The atmospheric rivers are gone, but the water they dumped on Southern California supercharged this spring’s blooms and prompted some dormant plants to bloom for the first time in years. To the delight of humans and bees alike, native wildflowers and invasive weeds are thriving.

“You can go for a walk and under your feet are millions of seeds just sitting there in the seed bank. That potential for beauty in a landscape that is otherwise essentially barren in a non-good year is so freaking cool.”

— Nick Jensen, director of the conservation program at the California Native Plant Society

Framed as a close up, a bee lands on a Pride of Madeira plant

A bee lands on a Pride of Madeira plant near a walking path in Redondo Beach. Following a record-breaking rainy season this year, conditions are ripe for flora growth in and around Los Angeles County.

(Francine Orr / Los Angeles Times)

Magenta bougainvillea clusters hang down a red wall

Bougainvillea clusters hang down a wall along Vicente Fernández Street near 1st Street in Boyle Heights.

(Francine Orr / Los Angeles Times)

An Eastern redbud tree in pink bloom grows in front of a two-shade purple wall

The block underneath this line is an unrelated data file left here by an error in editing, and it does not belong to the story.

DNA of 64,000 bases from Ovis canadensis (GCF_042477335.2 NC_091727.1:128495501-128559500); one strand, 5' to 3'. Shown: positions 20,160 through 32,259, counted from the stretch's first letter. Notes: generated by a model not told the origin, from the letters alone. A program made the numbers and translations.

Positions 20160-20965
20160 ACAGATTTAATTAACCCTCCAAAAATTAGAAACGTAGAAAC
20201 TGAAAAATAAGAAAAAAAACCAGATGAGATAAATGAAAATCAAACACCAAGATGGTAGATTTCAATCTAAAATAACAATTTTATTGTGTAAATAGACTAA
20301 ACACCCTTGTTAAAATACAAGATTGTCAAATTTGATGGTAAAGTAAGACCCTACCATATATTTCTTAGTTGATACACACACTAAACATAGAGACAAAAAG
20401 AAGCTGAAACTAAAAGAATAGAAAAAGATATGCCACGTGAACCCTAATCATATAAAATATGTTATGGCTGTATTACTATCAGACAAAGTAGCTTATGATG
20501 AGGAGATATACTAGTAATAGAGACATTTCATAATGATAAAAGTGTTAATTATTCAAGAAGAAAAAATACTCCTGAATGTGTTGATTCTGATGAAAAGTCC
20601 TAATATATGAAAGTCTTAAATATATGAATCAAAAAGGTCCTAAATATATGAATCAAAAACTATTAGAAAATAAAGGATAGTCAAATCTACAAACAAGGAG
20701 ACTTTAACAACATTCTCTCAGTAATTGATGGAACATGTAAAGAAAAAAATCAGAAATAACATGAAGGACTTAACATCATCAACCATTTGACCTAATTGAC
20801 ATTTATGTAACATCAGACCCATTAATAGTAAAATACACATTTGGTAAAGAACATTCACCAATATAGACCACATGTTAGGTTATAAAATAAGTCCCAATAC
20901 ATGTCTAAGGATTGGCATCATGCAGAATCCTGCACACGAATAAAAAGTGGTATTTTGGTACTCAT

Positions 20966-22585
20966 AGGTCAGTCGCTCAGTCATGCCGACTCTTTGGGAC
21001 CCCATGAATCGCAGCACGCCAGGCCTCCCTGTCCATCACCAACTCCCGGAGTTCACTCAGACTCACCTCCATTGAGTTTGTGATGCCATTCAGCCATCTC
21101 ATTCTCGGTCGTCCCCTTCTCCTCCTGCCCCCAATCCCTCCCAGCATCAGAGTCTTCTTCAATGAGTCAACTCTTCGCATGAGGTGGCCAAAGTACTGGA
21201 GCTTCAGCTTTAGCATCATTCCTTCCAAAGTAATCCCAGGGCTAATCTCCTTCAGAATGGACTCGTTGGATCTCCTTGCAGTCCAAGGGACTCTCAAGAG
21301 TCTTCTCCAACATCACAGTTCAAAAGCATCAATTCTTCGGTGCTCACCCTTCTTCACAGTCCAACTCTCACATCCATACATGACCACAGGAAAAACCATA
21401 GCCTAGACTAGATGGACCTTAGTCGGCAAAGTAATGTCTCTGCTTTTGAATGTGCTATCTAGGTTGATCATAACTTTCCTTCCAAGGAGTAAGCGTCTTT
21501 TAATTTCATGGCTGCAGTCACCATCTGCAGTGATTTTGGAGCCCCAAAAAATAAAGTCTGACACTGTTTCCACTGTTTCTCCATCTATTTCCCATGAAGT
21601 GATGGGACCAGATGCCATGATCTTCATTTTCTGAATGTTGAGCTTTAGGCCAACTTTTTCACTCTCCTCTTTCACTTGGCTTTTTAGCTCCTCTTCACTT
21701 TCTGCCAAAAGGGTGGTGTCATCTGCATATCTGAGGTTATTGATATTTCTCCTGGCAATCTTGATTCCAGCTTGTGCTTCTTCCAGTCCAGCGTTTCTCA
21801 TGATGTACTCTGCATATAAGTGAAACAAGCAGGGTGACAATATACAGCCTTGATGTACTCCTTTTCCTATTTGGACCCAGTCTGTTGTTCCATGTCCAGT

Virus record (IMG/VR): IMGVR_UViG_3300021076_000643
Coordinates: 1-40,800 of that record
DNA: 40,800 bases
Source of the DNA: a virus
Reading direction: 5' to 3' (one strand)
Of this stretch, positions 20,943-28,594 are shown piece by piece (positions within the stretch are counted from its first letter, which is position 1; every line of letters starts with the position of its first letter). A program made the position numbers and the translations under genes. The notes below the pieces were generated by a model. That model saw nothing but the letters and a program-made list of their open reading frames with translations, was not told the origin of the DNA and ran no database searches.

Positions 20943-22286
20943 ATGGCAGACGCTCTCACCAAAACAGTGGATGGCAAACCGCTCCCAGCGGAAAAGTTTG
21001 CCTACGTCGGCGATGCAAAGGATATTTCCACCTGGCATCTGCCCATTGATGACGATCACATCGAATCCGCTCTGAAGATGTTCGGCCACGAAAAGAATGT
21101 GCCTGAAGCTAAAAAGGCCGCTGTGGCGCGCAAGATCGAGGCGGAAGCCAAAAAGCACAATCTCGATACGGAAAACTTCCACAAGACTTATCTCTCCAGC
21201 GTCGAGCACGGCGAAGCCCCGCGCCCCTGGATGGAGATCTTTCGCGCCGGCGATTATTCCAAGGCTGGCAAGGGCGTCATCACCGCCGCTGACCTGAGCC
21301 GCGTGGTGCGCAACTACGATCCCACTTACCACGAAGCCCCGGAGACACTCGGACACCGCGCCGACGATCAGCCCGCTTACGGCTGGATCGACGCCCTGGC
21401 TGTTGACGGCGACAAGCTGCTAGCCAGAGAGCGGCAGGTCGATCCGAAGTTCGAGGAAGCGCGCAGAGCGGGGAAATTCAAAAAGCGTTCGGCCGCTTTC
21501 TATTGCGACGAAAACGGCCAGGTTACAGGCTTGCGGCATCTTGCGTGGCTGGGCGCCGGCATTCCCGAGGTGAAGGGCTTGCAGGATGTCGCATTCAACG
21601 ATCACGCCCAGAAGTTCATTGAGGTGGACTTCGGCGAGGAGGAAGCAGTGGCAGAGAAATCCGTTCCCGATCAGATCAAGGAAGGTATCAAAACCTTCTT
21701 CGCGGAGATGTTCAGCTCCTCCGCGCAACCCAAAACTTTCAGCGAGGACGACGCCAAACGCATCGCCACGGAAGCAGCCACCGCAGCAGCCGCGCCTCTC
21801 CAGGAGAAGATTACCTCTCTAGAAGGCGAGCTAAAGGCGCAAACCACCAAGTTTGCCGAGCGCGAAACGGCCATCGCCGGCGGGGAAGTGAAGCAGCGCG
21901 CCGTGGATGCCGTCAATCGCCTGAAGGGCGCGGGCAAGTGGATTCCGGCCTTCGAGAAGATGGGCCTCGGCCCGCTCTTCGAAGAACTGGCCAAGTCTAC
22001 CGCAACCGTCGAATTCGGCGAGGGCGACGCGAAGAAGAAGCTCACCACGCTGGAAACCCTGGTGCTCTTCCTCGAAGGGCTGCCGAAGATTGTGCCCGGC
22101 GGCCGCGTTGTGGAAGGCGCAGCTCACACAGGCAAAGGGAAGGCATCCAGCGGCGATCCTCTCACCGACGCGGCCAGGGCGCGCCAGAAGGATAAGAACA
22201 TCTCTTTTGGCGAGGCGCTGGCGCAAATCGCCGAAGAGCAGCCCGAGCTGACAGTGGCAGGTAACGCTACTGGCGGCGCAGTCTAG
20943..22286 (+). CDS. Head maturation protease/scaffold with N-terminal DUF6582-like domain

An Eastern redbud tree in front of a purple wall in South Los Angeles.

(Francine Orr / Los Angeles Times)


The bandits tore the birds from their cages, stuffed them into backpacks and fled.

— from a story by Times staff writer Hannah Fry

How do you break another human being’s heart on purpose? You steal their pet. Southern California is seeing a rash of parrot thefts. The pricey feathered companions have been stolen from pet stores, porches, even a vet.

A blue-fronted amazon - a green parrot - extends its wings as it sits on an outstretched hand.

Michelle Martin, owner of Feed Barn in Dana Point, holds Rio, a blue-fronted amazon. Three of Martin’s birds were stolen when her store was burglarized in December, part of a surge in parrot thefts across Southern California.